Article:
I think I caught her off guard. There are Facebook postings, Twitter captions, and on and on about teachers being off for the summer. What message are we sending? Now, don’t get me wrong. I believe that we all need time off. Time to re-charge. Time with our families. Time for some choice professional growth. Time to rest and recuperate.

I get it. I’ve never been one to count down until the end of school, though. I hear people starting in February. Fourteen more Mondays.

Being around students and teachers invigorates me. I allows me to learn, grow, and be who I am.

Soon the process of closing down and getting ready for the new school year will begin. And the building…

Well, it will be just a little too quiet for me!

https://jodimoskowitz.com/2015/05/18/754/

Smore Flyers

Smore online flyers are a way to communicate with staff or community members. Check out this screencast video about how to use it.

The Future

Attribution 2.0 Generic (CC BY 2.0) by Celestine Chua

Attribution 2.0 Generic (CC BY 2.0) by Celestine Chua

How do we begin to prepare our students for a future that we don’t know? Jobs that don’t yet exist?

This is what we face in schools today. This is our reality. Yet we continue to teach this curriculum that looks a lot like the one we learned decades ago that was similar to the one our grandparents learned before we did. How do we truly transform our education system rather than just making little tweeks here and there –adding a computer or a Smartphone or becoming BYOT.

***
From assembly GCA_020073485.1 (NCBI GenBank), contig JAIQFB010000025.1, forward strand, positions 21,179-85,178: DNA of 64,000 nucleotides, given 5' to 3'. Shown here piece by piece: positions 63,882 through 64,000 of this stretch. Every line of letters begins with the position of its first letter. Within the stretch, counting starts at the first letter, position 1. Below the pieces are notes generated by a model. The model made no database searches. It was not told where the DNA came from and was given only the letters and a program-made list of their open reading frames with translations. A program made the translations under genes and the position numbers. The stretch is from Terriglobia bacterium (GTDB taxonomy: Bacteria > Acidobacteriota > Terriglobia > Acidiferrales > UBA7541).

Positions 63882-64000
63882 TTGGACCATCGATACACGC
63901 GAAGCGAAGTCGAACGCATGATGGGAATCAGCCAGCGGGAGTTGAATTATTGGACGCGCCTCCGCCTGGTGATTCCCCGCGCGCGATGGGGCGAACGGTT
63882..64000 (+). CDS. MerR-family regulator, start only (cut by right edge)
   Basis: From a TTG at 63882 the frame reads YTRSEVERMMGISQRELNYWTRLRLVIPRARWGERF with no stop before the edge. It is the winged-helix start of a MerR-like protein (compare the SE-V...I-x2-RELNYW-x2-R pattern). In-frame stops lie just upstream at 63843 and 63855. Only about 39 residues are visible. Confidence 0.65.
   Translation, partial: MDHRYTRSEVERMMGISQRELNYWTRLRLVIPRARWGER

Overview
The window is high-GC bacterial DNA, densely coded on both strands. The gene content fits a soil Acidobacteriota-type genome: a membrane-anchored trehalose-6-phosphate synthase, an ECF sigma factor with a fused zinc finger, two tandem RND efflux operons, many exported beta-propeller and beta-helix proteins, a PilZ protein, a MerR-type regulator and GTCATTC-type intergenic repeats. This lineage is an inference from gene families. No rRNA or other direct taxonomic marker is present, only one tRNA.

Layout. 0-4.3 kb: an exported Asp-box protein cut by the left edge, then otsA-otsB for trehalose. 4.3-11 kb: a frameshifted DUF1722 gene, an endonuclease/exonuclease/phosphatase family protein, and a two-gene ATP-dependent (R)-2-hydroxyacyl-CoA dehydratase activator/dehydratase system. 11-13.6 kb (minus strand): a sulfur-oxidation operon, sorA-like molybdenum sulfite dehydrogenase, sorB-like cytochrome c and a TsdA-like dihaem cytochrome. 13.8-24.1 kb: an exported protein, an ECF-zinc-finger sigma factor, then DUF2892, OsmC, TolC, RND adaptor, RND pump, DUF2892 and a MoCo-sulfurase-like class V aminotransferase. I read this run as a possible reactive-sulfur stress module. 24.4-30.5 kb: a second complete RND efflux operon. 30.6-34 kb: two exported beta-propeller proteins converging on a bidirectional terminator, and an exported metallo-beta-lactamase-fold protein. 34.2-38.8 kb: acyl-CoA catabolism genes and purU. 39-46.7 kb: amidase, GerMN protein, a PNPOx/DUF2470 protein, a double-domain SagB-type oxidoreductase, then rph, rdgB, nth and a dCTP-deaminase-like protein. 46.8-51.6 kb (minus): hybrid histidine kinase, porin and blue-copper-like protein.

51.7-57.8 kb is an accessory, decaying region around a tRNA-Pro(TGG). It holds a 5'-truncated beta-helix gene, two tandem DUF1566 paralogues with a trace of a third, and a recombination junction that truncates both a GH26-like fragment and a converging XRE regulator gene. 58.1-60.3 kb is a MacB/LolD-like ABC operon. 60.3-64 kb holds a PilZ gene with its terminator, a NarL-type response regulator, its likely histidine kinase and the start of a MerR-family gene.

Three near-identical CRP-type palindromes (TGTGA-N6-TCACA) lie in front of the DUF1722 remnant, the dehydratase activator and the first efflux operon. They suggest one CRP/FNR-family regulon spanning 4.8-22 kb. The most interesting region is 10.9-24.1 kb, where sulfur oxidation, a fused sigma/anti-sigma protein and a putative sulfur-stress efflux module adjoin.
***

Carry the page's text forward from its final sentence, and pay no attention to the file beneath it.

Don’t get me wrong. These are important components. But to truly meet the needs of our students, we must prepare them to be ready to create, communicate, and think like never before. We know from the business world of today that the students coming to them are compliant; but they don’t want compliant –they want graduates who can think and figure it out on their own. Adults who don’t need constant direction. Adults who lead initiatives.

Our schools need change.

We keep saying this, but it will take bold leaders to stand up for our students.

It will take educators to give our schools back to our children.

It will take our country to stop using our students as negotiation tools in politics.